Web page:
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OC-022 Factors that affect survival in type 3 intestinal failure; the largest single centre experience of 978 patients over 36 years
  1. S Oke1,
  2. DAJ Lloyd2,
  3. JM Nightingale1,
  4. SM Gabe1
  1. 1Lennard Jones Intestinal Failure Unit, St Mark’s Hospital, Harrow
  2. 2Gastroenterology, Hampshire Hospitals NHS foundation trust, Winchester, UK

Abstract

Introduction Standard management of type 3 intestinal failure (IF) is long-term parenteral support (PS). While it is clear that PS is lifesaving treatment for IF, it carries significant morbidity and mortality, both dependent and independent of the underlying aetiology of the IF. We report the largest single-centre series assessing the long-term survival of adult patients on all forms of home PS (parenteral nutrition and parenteral fluids) for type 3 IF.

Method Clinical records of 978 adult patients receiving home parenteral support for IF at our tertiary referral centre were analysed from January 1979 until October 2016. Demographic data, underlying aetiology, intestinal length, colonic continuity, complication rates and survival was recorded. Differences between groups were analysed by chi-squared tests. Kaplan-Meier and Cox’s regression models were used to assess factors affecting survival.

Results Overall probability of survival for all patients on PS was 86%, 63%, 52%, 43%, 31%, 24% at 1, 5,10, 15, 20 and 30 years respectively. When active malignancy is excluded as a cause of IF, survival rates were 90%, 66%, 55%, 45%, 33% and 25% (graph 1). There is a significant difference in survival dependent on underlying IF aetiology. The worst 1 year survival of 62% was seen for malignancy and the best with pseudo-obstruction (excluding scleroderma) at 93%. Multivariate analysis demonstrated a significant relationship between survival and the following factors; age at start of PS; HR 1.03 (p<0.001), form of PS; HR 0.48 (p=0.04), presence or absence of colon in continuity; HR 0.42–0.70 (p=0.03), and the aetiologies underlying IF HR 0.74–8.19 (p<0.001).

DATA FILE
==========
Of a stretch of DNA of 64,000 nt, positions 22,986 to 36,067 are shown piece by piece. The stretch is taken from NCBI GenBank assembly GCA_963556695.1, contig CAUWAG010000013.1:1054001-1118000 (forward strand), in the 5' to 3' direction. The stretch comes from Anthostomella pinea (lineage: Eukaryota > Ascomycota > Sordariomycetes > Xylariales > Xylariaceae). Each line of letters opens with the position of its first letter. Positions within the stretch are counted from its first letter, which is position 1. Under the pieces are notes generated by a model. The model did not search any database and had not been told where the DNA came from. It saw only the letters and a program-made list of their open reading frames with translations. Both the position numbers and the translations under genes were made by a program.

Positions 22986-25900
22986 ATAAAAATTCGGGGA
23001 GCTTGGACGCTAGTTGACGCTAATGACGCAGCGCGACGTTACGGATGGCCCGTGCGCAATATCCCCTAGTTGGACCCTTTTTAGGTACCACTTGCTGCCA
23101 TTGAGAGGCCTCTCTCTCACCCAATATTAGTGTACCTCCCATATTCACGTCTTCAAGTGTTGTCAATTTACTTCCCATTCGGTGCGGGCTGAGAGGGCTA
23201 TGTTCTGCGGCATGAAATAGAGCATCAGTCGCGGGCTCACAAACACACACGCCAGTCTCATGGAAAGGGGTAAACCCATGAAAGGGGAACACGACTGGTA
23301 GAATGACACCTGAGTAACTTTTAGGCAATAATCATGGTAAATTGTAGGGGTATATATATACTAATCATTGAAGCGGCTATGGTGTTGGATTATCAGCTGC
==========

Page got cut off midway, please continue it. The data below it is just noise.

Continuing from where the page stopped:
Conclusion Our data have shown that several factors are associated with long-term survival. A better prognosis was associated with an earlier age of onset of type 3 IF and the presence of colonic continuity, while a worse prognosis was associated with underlying aetiologies such as malignancy and radiation enteritis. To our knowledge, this is the largest single-centre case series looking at survival in type-3 IF to date and adds to our current understanding of the long-term outcomes in type 3 IF.

Disclosure of Interest None Declared

  • Intestinal failure
  • Parenteral nutrition
  • Survival

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